In a way, it is good to know that I have not exhausted the riches of that era.
Posted by Lexington Green on 4th December 2011 (All posts by Lexington Green)
James C. Bennett, author of The Anglosphere Challenge (Rowman & Littlefield, 2004), and Michael J. Lotus (who blogs at Chicagoboyz.net as “Lexington Green”), are proud to announce the signing of a contract with Encounter Books of New York to publish their forthcoming book America 3.0.
America 3.0 gives readers the real historical foundations of our liberty, free enterprise, and family life. Based on a new understanding of our past, and on little known modern scholarship, America 3.0 offers long-term strategies to restore and strengthen American liberty, prosperity and security in the years ahead.
America 3.0 shows that our country was founded as a decentralized federation of communities, dominated by landowner-farmers, and based on a unique type of Anglo-American nuclear family. This was America 1.0, as the Founders established it. The Industrial Revolution brought progress, opportunity and undreamed-of mobility. But, it also pushed the majority of American families into a new, urban, industrial life along with millions of unassimilated immigrants. After the Civil War, new problems of public health, crime, public order, and labor unrest, on top of the issues of Reconstruction, taxed the old Constitution. Americans looked for new solutions to new problems, giving rise to Progressivism, the ancestor of modern liberalism.
America 3.0 shows that liberal-progressive solutions to the challenges of America 2.0 relieved some problems, and kicked others down the road. But they also led to an overly powerful state and to an overly intrusive bureaucracy. This was the beginning of America 2.0, the America we grew up with, which dominated the Twentieth Century.
America 3.0 argues that the liberal-progressive or “Blue State” social model has reached its natural limits. Even as it continues to try to expand, it is now dying out before our eyes. We are now living in the closing years of the 20th Century “legacy state.” Even so, it has taken the shock of the current Great Recession to make people see the need for change. As a result, more and more Americans are calling for a return to our founding principles. Freedom and individualism are on the rise after a century-long detour.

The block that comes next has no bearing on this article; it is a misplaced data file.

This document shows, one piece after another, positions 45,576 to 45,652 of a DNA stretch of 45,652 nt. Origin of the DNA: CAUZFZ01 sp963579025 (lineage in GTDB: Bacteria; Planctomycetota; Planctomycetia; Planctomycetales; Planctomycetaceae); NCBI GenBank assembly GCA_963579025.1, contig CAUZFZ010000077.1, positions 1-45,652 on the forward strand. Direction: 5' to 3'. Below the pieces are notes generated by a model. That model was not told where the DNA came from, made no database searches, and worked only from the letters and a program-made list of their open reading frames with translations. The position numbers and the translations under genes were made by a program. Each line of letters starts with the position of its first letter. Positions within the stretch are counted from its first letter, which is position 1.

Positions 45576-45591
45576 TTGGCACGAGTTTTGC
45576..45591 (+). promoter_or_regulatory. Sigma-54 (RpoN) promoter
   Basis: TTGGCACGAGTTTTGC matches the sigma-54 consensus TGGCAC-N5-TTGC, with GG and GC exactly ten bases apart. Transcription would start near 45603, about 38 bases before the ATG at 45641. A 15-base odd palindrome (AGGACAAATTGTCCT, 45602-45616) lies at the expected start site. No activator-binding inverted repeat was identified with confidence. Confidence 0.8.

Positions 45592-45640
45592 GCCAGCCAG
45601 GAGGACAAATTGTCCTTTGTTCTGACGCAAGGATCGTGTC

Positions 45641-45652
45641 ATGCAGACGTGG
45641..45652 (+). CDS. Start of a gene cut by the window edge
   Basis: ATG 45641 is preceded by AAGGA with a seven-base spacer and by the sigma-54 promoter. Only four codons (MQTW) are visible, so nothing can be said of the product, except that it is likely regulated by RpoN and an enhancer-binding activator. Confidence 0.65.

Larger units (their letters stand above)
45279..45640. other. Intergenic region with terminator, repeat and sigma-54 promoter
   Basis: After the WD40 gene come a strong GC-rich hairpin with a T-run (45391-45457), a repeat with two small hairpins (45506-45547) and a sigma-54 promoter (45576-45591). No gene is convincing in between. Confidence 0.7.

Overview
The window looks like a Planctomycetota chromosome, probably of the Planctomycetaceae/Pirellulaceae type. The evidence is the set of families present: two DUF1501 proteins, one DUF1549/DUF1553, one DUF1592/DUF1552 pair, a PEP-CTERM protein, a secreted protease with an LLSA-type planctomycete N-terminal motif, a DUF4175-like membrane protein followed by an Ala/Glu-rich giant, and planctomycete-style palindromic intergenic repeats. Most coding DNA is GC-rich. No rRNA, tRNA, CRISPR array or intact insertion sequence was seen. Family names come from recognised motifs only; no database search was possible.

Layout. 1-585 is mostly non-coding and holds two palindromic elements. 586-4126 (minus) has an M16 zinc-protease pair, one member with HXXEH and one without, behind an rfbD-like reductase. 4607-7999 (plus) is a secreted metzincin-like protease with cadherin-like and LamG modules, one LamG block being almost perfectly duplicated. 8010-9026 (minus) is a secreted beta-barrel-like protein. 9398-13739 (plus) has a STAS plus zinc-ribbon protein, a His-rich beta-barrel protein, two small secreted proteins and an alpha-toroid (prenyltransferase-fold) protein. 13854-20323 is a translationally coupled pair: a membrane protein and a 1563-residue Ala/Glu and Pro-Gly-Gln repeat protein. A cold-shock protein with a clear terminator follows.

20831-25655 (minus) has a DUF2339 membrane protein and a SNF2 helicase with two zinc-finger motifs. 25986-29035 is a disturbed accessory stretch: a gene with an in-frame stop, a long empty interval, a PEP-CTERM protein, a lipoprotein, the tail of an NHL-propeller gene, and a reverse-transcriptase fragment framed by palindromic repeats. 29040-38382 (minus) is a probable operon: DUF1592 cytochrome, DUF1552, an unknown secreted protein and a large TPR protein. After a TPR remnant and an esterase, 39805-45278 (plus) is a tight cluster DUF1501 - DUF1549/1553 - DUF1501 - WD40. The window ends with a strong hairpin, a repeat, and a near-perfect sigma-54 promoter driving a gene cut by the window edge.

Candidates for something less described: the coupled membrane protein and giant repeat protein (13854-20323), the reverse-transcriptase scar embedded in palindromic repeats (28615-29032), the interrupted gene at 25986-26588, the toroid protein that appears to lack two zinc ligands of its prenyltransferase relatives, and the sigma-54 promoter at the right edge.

America 3.0 shows that our current problems can be and must be transcended with a transition to a new America 3.0, based on modern technology, decentralized communities, and self-reliant families, and a reassertion of fiscal responsibility, Constitutionally limited government and free market economics. Ironically the future America 3.0 will in many ways be closer to the original vision of the Founders than the fading America 2.0.
America 3.0 gives readers an accurate, and hopeful, assessment of our current crisis. It also spotlights the powerful forces arrayed in opposition to the needed reform. These groups include ideological leftists in media and the academy, politically connected businesses, and the public employees unions. However, as powerful as these groups are, they have become vulnerable as the external conditions change. A correct understanding of our history and culture, which America 3.0 provides, shows their opposition will be futile. The new, pro-freedom, mass political movement, which is aligned with the true needs and desires of Americans, is going to succeed.
America 3.0 provides readers a program of specific “maximalist” proposals to reform our government and liberate our economy. America 3.0 shows readers that these reforms are consistent with our fundamental culture, and with our Constitution, and will make Americans freer and more prosperous in the years ahead.